COVID-19 particles traveled 26 feet across a German slaughterhouse where approximtely 1,500 workers contracted the virus, according to researchers who reconstructed the likely cause of the outbreak at the Toennies Groups slaughterhouse in Rheda-Wiedenbrueck.
According to Bloomberg, a combination of cold, stale air allowed the virus to spread over such a long distance, raising concerns that the same might happen at meat plants worldwide.
And while the virus is significantly less deadly than originally thought, it can lead to significant disruptions, as it takes between two weeks and several months to recover. Some patients still report symptoms, though how contagious they are is yet to be seen.
Similar conditions at plants globally are a reason they’ve become virus epicenters, according to the report from groups including the Helmholtz Center for Infection Research.
Meat plants from the U.S. to the U.K. and South America have seen the rapid spread of the virus, infecting thousands of employees who often work in close proximity on processing lines. Dozens of workers have died, and labor advocates have said that a lack of social distancing could continue to put people at risk. Outbreaks also forced American meat plants to close earlier this year, sparking some protein shortages. -Bloomberg
The Tonnies outbreak is believed to have been caused in May by a single employee who infected the rest of their co-workers in the plant's dismantling area, where temperatures hover around 50 degrees Fahrenheit.
According to Adam Grundhoff, co-author of the study, chilly air circulated without frequent changes, combined with a strenuous work environment, helped move virus particles long distances.
"It is very likely that these factors generally play a crucial role in the global outbreaks in meat or fish processing plants," said Grundhoff, a research group leader at the Heinrich Pette Institute, Leibniz Institute for Experimental Virology. He added that distances of 1.5 to 3 meters (5 to 10 feet) is insufficient to prevent transmission.
The Toennies plant -- Germany’s largest pork abattoir -- reopened last week after a month-long closure and plans to gradually ramp up output. The company, which posted a link to the research report on Twitter, also recently released a 25-point plan detailing measures it’s making to prevent further outbreaks. They include testing employees twice a week, hiring workers directly and overhauling ventilation.
The report’s findings show that no factory worldwide was built for such a crisis, and the company has invested in air filters and other mechanisms to protect employees, a Toennies spokesman said by email. -Bloomberg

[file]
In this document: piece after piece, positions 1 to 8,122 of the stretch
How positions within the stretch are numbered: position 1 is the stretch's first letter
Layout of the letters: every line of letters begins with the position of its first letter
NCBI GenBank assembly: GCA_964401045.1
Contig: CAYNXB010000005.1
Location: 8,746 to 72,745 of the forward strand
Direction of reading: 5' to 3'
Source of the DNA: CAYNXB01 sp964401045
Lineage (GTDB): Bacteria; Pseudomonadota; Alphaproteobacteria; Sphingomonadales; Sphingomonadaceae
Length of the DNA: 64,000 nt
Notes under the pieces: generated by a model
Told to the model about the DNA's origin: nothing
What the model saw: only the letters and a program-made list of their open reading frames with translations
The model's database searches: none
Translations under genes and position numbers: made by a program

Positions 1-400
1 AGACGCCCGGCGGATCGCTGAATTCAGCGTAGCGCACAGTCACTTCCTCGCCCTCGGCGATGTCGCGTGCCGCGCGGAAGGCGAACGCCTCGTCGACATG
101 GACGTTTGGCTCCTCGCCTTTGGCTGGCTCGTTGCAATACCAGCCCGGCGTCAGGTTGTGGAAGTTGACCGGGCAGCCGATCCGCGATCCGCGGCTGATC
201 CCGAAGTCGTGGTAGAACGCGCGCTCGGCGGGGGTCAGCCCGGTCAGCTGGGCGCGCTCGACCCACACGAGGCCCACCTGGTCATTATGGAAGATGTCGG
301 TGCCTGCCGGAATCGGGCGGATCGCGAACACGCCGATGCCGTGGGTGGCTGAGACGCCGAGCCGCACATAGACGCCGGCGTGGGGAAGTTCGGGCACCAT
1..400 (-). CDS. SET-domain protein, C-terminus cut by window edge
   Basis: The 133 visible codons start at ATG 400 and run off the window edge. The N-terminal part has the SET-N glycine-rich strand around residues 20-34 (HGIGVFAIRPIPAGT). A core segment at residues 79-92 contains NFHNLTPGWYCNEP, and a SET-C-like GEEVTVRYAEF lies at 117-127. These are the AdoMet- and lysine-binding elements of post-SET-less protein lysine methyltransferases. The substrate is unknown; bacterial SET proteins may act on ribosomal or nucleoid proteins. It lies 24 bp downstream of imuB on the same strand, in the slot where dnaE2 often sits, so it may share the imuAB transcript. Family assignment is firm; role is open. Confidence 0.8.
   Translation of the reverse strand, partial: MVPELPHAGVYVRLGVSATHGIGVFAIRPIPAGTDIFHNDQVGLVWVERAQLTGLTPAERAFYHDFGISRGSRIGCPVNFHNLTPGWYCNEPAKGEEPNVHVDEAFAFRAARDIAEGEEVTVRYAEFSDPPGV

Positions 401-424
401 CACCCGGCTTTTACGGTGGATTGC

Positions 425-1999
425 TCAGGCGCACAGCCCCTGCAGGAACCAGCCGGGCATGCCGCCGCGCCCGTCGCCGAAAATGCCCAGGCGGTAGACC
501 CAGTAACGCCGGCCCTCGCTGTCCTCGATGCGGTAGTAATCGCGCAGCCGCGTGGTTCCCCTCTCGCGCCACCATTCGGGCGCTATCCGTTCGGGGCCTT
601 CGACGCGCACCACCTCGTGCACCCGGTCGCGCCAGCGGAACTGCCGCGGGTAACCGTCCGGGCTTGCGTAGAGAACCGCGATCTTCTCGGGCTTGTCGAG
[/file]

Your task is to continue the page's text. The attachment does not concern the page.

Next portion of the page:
The workers' housing conditions were not found to play a significant role in the outbreaks.
"The important question now is under what conditions transmission events over longer distances are possible in other areas of life," said Helmholtz center research group leader Melanie Brinkmann.
The results of the German meat plant study put COVID-19's reach at just under twice that observed by a team of Chinese government epidemiologists, who found that aerosolized coronavirus can hang in the air for at least 30 minutes and travel up to 14 feet.
As we noted in March, the study, conducted by a team of Chinese government epidemiologists from Hunan province, also found that the virus can survive for days on a surface where respiratory droplets land.
The length of time it lasts on the surface depends on factors such as temperature and the type of surface, for example at around 37C (98F), it can survive for two to three days on glass, fabric, metal, plastic or paper.
These findings, from a group of official researchers from Hunan province investigating a cluster case, challenge the advice from health authorities around the world that people should remain apart at a “safe distance” of one to two metres (three to six and a half feet). -SCMP
The researchers warned that the virus could survive over five days in human feces or bodily fluids, and that it could remain floating in the air after a carrier had left a public bus.
"It can be confirmed that in a closed environment with air-conditioning, the transmission distance of the new coronavirus will exceed the commonly recognised safe distance," the researchers wrote in their paper, published in peer-reviewed journal, Practical Preventive Medicine.
"Our advice is to wear a face mask all the way [through the bus ride]," the researchers recommended.